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Protection for Unmarried Parents in Virginia

Marriage is not a prerequisite to having children, of course. But while the familial relationships within wedlock are typically quite clear, this is not always the case with unmarried parents. The mother's spouse is presumed to be the child's father (assuming the child was born during the marriage), but unmarried fathers must either voluntarily declare their paternity or, if disputed, submit to a DNA test.

The custodial parent may seek child support and the noncustodial parent may seek custody and visitation only after parentage is established.

The laws that outline the responsibilities of, and protections for, unmarried parents in Virginia include provisions for establishing parentage (i.e. paternity), child custody and visitation, and payment of child support. The following is a summary of these laws and procedures.

Protection for Unmarried Parents in Virginia: The Basics

It helps to know as much as possible about a particular legal process, whether it's paternity or child support, before embarking on such an action. However, the law is complex and often confusing. The following summary of Virginia laws pertaining to unmarried parents, written in "plain English," will help you make sense of the state's rules and procedures.


Virginia Code:

  • Section 20-49.1, et seq. (Establishment of Parent and Child Relationship)
  • Section 20-124.1, et seq. (Custody and Visitation Arrangements for Minor Children)
  • Section 20-88.63 through 20-88.95 (Child Support)

Establishing Paternity


Voluntary Acknowledgment of Paternity:

  • Unmarried parents (typically the father) may sign a Voluntary Acknowledgment of Paternity (AOP) form prior to leaving the hospital or birthing center.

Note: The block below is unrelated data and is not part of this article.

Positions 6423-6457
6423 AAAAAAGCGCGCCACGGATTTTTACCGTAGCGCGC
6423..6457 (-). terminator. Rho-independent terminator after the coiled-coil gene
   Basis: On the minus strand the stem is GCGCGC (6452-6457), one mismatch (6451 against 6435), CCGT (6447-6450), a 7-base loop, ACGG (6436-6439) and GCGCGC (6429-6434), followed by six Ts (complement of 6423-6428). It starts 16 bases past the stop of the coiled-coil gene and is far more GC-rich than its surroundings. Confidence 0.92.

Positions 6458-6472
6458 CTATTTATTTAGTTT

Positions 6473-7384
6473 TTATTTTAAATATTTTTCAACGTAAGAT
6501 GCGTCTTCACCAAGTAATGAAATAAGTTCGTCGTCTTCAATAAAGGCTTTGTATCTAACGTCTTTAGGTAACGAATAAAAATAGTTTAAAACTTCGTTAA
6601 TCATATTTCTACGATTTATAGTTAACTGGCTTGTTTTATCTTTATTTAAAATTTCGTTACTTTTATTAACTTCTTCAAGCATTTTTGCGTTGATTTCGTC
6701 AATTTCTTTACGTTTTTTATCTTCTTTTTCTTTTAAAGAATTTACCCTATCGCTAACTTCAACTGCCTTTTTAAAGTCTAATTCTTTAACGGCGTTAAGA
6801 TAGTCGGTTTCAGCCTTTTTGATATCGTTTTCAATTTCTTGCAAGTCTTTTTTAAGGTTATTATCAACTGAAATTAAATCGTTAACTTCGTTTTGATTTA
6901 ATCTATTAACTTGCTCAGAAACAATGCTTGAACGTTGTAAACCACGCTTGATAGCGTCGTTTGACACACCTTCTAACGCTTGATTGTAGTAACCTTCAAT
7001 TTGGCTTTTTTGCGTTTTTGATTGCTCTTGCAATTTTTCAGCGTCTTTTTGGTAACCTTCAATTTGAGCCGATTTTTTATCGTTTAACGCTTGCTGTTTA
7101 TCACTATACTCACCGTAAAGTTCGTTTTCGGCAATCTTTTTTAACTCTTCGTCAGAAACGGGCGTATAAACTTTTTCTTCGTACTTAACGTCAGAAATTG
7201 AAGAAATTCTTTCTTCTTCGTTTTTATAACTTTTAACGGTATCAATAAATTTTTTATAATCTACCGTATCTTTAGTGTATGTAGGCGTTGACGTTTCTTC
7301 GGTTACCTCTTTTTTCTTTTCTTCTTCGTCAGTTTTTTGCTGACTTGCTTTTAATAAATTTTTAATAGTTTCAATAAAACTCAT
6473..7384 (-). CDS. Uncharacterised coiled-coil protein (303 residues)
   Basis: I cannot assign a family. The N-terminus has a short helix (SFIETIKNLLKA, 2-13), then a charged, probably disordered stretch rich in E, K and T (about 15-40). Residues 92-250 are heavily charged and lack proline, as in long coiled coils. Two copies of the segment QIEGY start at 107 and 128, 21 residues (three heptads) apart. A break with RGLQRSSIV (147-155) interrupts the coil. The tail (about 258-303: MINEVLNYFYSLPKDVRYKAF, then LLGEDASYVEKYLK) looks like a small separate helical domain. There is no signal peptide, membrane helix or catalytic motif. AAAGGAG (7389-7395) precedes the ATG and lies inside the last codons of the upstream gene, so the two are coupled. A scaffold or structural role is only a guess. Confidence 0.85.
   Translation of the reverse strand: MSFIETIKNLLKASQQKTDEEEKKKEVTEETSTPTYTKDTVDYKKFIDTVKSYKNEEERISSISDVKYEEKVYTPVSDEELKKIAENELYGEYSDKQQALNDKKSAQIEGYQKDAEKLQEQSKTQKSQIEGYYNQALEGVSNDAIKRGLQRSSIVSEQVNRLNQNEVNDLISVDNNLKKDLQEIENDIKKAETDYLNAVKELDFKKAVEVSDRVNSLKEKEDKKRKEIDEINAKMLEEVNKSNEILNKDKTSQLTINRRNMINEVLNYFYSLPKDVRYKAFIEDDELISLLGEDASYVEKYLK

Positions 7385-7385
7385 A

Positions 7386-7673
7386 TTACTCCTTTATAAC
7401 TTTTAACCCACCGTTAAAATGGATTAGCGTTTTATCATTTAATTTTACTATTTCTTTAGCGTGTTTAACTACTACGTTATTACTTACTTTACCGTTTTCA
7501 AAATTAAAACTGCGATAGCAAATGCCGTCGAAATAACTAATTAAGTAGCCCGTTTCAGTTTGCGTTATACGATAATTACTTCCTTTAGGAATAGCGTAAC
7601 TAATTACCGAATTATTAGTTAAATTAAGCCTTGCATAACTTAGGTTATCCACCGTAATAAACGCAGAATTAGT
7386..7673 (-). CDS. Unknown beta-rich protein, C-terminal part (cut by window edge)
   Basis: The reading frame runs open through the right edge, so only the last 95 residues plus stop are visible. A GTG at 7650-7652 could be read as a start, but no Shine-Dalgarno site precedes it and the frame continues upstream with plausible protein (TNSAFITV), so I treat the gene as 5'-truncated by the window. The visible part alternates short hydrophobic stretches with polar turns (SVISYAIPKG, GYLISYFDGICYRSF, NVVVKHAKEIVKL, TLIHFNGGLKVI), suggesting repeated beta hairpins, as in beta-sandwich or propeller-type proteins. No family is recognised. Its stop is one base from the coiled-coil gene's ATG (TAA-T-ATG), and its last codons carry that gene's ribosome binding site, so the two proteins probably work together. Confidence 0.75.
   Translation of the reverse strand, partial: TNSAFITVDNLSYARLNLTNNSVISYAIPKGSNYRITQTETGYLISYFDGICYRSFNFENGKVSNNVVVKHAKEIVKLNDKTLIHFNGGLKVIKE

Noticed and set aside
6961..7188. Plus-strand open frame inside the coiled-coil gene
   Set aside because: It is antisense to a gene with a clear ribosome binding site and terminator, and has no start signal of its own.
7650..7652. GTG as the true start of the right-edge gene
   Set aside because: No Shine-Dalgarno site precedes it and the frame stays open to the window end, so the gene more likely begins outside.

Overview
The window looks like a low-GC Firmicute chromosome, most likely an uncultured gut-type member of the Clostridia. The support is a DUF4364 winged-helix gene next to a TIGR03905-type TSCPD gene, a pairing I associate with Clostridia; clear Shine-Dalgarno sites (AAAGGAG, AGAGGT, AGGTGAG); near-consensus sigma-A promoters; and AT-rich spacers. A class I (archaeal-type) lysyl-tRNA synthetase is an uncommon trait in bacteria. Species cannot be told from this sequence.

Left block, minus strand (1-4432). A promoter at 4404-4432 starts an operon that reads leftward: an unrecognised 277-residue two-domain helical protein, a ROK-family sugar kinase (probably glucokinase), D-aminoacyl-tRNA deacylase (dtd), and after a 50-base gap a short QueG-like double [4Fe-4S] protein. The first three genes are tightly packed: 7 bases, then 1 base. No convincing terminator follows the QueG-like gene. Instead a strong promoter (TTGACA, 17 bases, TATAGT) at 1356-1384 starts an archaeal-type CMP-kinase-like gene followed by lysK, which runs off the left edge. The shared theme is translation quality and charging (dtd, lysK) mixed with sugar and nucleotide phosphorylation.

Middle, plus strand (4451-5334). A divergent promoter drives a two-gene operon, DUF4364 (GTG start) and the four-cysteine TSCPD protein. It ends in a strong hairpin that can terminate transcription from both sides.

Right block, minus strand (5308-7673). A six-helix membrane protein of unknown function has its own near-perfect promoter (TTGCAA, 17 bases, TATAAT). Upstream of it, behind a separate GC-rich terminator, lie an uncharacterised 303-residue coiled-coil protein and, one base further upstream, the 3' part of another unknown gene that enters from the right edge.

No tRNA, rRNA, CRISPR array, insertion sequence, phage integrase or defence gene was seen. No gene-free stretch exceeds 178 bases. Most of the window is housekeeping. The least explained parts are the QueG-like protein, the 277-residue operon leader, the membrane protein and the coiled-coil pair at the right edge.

• By filing an AOP, your name is added to the child's birth certificate.

Contested Paternity:

  • If the suspected father denies parentage, the mother may file a Petition to Establish Paternity in the Juvenile and Domestic Relations District Court where the child lives.
  • If putative father fails to appear in court or respond to the petition, the judge may enter a "default order" declaring him the legal father.
  • If paternity is disputed, either parent may request an order to compel genetic testing.
  • If the DNA test confirms the putative father's parentage, the court will establish legal parentage and add the father's name to the child's birth certificate.

Rights and Responsibilities of Unmarried Fathers

  • There is no presumption that you're the child's father without establishment of parentage (must either voluntarily acknowledge paternity or take a genetic test).
  • Once paternity is established, the courts won't favor one parent over the other in custody determinations (instead, it's based on the child's best interests) -- however, courts often favor the child's primary caregiver.
  • Once established as the parent, you may be required to pay child support.
  • If you believe you're father but haven't legally established paternity, you may sign up with the Virginia Putative Father Registry. This will allow you to be notified of any adoption or termination of parental rights proceedings.

Family Law Forms for Unmarried Parents


Child Support:

Child Custody/Visitation:

Note: State laws are always subject to change through the passage of new legislation, rulings in the higher courts (including federal decisions), ballot initiatives, and other means. While we strive to provide the most current information available, please consult an attorney or conduct your own legal research to verify the state law(s) you are researching.

Protection for Unmarried Parents in Virginia: Related Resources

Are You an Unmarried Virginia Parent? Get Legal Help Today

There are certain legal responsibilities and protections for unmarried parents in Virginia, such as rules for establishing parentage and child support obligations. If you need help locating a noncustodial parent or have other concerns as an unmarried parent, you may want to contact an experienced Virginia family law attorney for help.

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